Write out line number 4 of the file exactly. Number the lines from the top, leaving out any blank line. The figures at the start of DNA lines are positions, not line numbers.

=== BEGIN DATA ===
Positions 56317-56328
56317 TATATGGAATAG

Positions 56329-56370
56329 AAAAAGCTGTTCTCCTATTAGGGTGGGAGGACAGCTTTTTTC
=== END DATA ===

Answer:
56329 AAAAAGCTGTTCTCCTATTAGGGTGGGAGGACAGCTTTTTTC